Not that many people make it to 100. But many who do are still sharp as a tack and quick on the draw. How is it that some older adults don’t seem to age at all? If you know an older adult who seems just as young as ever, they might be a “cognitive super-ager”, a term coined by researchers to describe older adults who stay mentally healthy.
What Aging Does to Your Brain
As you age, your body starts to slow down. You might not have quite as much energy as you used to, or you may take a little longer walking up the stairs. This is a normal part of the aging process, and the same process can happen in your brain. After a lifetime of hard work, some of the cells in your brain can start to show signs of wear and tear. They may be more susceptible to damage and you may have a higher risk of developing dementia.
But is there a way to keep your brain in tiptop condition even as you age?
Researchers at the Vrije University in Amsterdam are looking for patterns in healthy aging. They recently published a study looking at the risk factors for cognitive decline, as well as how to keep your brain healthy.
The researchers talked to 330 healthy centenarians, or adults over 100, to find out their secret to healthy aging. These older adults had the cognitive capacity of adults 30 years younger! They could easily make decisions, carry out plans, list objects or animals that began with a certain letter, and easily perform tasks. They also reported having an easy time finding their way home if they got lost. In fact, these centenarians had no major cognitive declines, even though they had a high risk of developing Alzheimer’s disease.
The Protective Factor: Resilience
So what made these cognitive super-agers so healthy? Researchers believe that these individuals have a cognitive reserve that helps them cope with any changes in brain function. This resilience can have a protective effect that slows brain aging.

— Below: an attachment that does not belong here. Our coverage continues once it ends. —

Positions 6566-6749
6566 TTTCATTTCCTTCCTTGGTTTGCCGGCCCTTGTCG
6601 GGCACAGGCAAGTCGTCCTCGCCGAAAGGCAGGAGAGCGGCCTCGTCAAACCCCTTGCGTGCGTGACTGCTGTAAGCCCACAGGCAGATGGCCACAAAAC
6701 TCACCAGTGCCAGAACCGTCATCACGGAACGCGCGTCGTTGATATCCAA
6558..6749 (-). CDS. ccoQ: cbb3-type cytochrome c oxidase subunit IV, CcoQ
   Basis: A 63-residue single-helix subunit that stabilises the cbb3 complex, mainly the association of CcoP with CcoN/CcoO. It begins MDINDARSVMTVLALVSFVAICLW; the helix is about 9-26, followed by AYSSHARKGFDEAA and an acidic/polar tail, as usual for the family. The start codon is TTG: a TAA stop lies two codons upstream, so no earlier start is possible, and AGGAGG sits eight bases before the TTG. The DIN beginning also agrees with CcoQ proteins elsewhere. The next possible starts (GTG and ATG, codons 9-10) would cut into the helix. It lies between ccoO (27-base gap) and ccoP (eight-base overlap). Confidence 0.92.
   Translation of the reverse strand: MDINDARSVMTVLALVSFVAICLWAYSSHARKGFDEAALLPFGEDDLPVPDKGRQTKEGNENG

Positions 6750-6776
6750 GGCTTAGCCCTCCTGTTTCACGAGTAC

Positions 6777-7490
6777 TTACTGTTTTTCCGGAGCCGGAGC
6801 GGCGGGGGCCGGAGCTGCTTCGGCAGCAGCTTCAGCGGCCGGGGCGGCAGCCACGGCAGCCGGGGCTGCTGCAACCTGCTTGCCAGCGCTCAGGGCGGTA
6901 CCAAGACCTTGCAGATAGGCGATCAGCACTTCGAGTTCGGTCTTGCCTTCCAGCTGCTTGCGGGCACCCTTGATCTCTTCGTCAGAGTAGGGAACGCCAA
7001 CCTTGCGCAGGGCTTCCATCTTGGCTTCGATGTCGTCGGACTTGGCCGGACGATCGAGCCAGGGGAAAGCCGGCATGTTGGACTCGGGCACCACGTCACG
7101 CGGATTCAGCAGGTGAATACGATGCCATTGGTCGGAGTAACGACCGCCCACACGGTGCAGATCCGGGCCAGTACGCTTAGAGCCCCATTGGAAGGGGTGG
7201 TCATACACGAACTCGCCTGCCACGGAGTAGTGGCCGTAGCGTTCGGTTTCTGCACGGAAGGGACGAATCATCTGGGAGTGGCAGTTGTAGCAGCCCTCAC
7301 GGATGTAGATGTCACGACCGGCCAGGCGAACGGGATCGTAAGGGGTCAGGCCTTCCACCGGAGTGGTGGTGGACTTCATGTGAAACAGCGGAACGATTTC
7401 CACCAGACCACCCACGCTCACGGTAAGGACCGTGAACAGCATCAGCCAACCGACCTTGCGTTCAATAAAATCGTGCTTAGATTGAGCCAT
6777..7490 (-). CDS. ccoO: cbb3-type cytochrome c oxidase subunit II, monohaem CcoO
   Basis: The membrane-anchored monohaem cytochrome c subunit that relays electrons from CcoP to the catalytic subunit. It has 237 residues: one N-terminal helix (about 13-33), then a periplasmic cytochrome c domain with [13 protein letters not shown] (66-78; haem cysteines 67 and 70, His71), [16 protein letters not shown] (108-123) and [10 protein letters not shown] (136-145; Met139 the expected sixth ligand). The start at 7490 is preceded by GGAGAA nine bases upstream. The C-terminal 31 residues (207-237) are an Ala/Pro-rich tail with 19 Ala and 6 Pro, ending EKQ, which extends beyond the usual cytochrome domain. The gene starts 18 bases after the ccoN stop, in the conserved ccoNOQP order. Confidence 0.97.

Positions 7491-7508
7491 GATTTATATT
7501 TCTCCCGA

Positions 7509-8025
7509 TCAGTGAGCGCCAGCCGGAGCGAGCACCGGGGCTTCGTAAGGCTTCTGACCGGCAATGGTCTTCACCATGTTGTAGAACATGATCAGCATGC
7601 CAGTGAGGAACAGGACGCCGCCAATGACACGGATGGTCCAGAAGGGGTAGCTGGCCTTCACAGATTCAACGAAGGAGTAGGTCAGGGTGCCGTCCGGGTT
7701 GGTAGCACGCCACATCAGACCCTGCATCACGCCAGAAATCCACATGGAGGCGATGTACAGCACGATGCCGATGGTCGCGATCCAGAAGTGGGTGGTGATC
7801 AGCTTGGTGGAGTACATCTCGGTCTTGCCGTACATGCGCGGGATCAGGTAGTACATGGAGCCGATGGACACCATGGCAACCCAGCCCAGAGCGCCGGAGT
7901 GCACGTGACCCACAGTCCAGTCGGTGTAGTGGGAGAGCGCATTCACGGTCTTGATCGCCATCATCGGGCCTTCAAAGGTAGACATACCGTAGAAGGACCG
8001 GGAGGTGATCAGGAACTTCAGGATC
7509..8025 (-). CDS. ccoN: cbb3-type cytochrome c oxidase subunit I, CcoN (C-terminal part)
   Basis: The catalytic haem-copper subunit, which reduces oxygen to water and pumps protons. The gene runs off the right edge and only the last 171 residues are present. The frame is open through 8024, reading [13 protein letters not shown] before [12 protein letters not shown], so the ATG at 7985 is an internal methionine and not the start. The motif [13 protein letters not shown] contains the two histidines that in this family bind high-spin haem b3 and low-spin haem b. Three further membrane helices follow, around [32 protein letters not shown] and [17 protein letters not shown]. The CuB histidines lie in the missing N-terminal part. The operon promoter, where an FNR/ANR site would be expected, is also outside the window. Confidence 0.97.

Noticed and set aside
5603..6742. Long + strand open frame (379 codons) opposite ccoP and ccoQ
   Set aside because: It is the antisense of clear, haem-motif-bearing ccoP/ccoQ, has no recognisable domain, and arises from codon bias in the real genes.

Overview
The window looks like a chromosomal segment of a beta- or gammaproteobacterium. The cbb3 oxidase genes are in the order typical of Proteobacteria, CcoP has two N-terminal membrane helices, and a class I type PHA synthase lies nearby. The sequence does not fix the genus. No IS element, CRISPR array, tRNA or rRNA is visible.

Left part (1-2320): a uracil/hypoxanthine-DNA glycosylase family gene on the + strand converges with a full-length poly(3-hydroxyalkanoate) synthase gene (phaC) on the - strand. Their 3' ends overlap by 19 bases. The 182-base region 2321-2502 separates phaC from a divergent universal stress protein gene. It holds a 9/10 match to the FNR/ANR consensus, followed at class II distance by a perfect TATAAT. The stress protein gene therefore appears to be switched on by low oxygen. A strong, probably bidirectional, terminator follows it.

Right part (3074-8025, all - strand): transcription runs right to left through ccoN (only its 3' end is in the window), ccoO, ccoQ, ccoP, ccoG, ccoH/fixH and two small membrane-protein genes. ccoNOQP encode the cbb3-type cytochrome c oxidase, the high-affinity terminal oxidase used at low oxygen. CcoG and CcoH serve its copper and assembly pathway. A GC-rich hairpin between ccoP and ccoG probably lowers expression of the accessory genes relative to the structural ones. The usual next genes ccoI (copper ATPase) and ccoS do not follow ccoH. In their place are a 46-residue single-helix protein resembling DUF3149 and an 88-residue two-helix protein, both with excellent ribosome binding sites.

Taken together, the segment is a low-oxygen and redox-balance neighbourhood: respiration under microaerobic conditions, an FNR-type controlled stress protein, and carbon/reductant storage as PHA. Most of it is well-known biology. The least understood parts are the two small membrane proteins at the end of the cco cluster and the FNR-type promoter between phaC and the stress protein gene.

Even older adults who may have some brain damage typical of Alzheimer’s disease, such as plaques and tangles, loss of neurons, or inflammation, don’t show signs of cognitive decline. These centenarians may have some brain damage, but clinical symptoms of Alzheimer’s don’t show up until much later, if at all.
What Makes Someone a Cognitive Super-Ager?
This resilience, or cognitive reserve, helps older adults cope with any changes in the brain. So even if an older adult has a high risk of developing dementia, they might not show any symptoms for many years.
Some of the factors that make someone a cognitive super-ager include:
- Eating a healthy diet. Diets like the Mediterranean diet include large portions of fresh vegetables and fruits and low consumption of processed foods and sugar.
- A vibrant social life. Older adults who stay socially active and participate in lots of leisure activities are more likely to be cognitive super-agers.
- Regular exercise. Physical and mental health are intertwined. Keeping the body healthy and active means your brain will likely be healthier as well. This lowers your risk of cognitive decline.
- Higher education or a cognitively demanding job. Older adults with a higher level of education, or who worked complex jobs are also more likely to be cognitive super-agers. This is because they’ve been very cognitively active for many years.
Treating Hearing Loss is Good for Your Brain
Dementia isn’t an inevitable part of aging. There are many things you can do to maintain your cognitive abilities and keep your brain healthy.
Treating your hearing loss is a great first step. Maintaining good hearing is important. Untreated hearing loss is linked to rapid rates of cognitive decline. It’s not hard to see why. Hearing loss makes it harder to stay social and stay active. This isolation can lead to anxiety and sadness, decreasing your overall quality of life. And these factors make it much harder to keep your brain active and stimulated.
Are you ready to become a cognitive super-ager? Visit us today for a hearing test and find out about your hearing aid options. We have the perfect pair waiting for you.